The renowned Canadian architect Arthur Erickson, designer of the bold new Canadian Embassy that will rise on Pennsylvania Avenue across from the National Gallery, was awarded the Gold Medal of the American Institute of Architects yesterday.
Described by AIA officials as "the highest award the architectural profession can bestow," the Gold Medal was first given in 1907 and has gone to many of the great architects of the century -- Frank Lloyd Wright, Eero Saarinen, I.M. Pei, Ludwig Mies van der Rohe. This was the 56th time the Gold Medal has been awarded.
Though the prize most often goes to Americans, it has on several occasions gone to foreigners, such as the French master Le Corbusier.
Former Gold Medal recipient Philip Johnson said of the award to Erickson, "Arthur Erickson is by far the greatest architect in Canada, and he may be the greatest on this continent."
Erickson's firm is based in Vancouver, and much of his most ambitious work has been constructed there. His largest scale project yet to be completed is his massive, monumental Robson Square, a three-block reconstruction of Vancouver's center that includes the provincial government offices and courthouse, a media center and the Vancouver Art Gallery -- all set in a space of gardens and waterfalls.
The firm also has a branch in Los Angeles. Among his structures in the United States are the San Diego Convention Center and California Plaza in Los Angeles.
Reached late yesterday at his firm's Toronto office, a euphoric Erickson, 61, said, "I knew for some time I had been recommended. But I had only a very remote hope that I would be recognized, though it was a fervent one. And it comes at a wonderful time for me. After all, this is by far the most illustrious architectural award."
Erickson said he found out about it Sunday when his office phoned him to tell him. "I still can't quite believe it's true," Erickson explained. "I feel like going and hiding under a rock somewhere and gloating."
The award will be presented at the 1986 AIA convention in San Antonio next June.
The new embassy here, for which ground will be broken in March, will occupy one of the most conspicuous sites in the city: It will be the first building fronting directly on the north side of Pennsylvania Avenue as it proceeds west from the Capitol.
The design features an 88-foot cornice line on four sides to match the heights and scales of nearby structures. There are two principal fac,ades, one facing the avenue and the other facing a neighboring park, that are "eroded," in Erickson's term, to provide broad openings to a large outdoor entrance courtyard.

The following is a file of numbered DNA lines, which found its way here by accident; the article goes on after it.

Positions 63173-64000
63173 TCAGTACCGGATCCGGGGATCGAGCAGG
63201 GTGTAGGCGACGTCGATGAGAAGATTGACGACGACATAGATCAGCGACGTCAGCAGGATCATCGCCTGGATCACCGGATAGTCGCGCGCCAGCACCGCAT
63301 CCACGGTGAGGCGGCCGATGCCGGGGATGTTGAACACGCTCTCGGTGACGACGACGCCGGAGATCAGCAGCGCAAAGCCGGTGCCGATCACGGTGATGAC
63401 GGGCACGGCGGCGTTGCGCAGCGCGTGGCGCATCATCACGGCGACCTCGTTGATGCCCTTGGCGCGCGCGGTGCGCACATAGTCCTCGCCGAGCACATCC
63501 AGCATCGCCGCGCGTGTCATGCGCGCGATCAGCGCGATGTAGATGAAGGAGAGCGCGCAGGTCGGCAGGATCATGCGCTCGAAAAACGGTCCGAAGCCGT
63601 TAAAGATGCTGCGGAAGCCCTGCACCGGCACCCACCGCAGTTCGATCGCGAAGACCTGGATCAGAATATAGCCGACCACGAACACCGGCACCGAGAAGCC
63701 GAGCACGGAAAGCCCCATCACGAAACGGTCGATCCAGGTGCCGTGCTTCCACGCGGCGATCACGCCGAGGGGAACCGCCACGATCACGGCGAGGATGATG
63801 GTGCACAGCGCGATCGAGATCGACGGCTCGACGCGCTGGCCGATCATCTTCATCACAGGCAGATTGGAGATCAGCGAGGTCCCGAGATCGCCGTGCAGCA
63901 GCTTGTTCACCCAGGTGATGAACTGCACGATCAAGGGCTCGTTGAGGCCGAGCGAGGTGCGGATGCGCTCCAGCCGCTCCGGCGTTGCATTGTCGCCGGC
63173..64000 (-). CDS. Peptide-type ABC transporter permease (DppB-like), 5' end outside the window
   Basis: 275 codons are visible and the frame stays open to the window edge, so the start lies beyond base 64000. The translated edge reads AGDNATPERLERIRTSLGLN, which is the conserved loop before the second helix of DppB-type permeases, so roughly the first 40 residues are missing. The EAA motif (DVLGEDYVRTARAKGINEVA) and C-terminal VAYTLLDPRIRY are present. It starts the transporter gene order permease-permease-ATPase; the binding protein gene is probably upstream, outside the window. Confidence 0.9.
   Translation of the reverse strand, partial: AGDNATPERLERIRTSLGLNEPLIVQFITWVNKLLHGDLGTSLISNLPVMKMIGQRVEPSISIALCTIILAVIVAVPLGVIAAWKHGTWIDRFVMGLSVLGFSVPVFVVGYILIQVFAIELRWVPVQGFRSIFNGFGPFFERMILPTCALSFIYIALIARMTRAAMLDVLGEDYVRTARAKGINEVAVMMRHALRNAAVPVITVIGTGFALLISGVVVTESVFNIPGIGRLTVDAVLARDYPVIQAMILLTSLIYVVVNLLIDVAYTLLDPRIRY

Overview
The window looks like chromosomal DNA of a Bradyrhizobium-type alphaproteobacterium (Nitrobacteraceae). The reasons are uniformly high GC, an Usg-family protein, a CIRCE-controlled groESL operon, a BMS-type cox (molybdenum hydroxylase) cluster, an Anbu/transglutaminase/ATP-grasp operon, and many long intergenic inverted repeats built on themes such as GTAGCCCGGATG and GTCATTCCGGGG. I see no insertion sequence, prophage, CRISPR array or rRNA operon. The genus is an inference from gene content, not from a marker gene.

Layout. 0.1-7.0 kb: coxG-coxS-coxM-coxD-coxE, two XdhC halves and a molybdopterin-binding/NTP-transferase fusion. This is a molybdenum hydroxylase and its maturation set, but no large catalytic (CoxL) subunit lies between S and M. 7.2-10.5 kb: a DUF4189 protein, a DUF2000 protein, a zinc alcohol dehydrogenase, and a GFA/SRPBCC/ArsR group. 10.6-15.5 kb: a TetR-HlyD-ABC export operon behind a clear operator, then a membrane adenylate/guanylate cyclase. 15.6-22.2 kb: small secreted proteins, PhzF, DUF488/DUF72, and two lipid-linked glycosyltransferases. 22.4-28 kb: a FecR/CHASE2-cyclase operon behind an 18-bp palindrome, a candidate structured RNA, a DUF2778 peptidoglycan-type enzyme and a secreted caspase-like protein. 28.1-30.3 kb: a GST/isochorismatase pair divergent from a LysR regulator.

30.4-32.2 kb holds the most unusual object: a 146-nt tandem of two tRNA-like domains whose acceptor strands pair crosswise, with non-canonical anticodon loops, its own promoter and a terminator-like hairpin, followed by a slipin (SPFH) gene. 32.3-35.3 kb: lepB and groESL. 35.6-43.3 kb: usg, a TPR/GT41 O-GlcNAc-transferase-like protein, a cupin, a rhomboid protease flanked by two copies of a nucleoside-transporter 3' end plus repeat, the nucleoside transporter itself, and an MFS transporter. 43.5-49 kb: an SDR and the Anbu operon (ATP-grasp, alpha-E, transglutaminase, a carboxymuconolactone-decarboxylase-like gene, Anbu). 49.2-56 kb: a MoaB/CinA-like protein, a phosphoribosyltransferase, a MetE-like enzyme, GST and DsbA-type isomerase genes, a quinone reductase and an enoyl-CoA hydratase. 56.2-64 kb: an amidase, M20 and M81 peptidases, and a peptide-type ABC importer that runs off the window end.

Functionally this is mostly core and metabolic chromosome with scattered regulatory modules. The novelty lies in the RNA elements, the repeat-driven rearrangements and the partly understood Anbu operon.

A particularly dramatic touch is a sharp corner lined up to be opposite the knife-edge corner of Pei's National Gallery East Building across the street.
Erickson's selection in 1982 for the embassy commission caused a stir in Canada. A bureaucratic committee had passed over Erickson, but Prime Minister Pierre Trudeau, a friend of the architect, overruled the committee.
Erickson said that in the design he approached the demands of the site "with great trepidation," both because of its particular prominence and because it was directly across from "two magnificent pieces of architecture."
"But it was an interesting challenge," he said, "because of the special restrictions Washington places on architecture, and I sort of welcomed it and went out of my way to do everything they say. I greatly admire Washington. It takes a lot of courage to set a building height and stay with it.
"In fact, the Washington style excited me. I suppose I have always had a touch of the classicist in me, despite my rather strict modernism. And this gave me a chance to use a few columns for a change."
AIA gave this description of the Erickson style: "lyrical, cool, classical, modern, neo-Inca, monumental and sometimes just breathtakingly beautiful . . . Though the forms of his buildings are often striking, his materials and colors tend toward neutral tones." AIA also referred to Erickson's "fascination with movement, place, route and destination . . . as in his Museum of Anthropology at the University of British Columbia in Vancouver, as well as at Robson Square."
Erickson's practice has been prolific, including the Canadian Pavilions at Expo '67 in Montreal and at Expo '70 in Osaka, Japan. He has designed a Sikh temple, two subway stations in Toronto, plans for a new town center in Kuwait, redevelopment of the Tigris riverfront in Baghdad, Iraq, two universities in Saudi Arabia, and a visitors' pavilion made of recycled newspapers for the 1976 United Nations Habitat Conference in Vancouver.
A native of Vancouver, Erickson received his architectural training at McGill University in Montreal, and taught at the University of Oregon and the University of British Columbia.
AIA gave this quote from his nomination: "He thinks in terms of human needs beyond the interpretations of any one culture."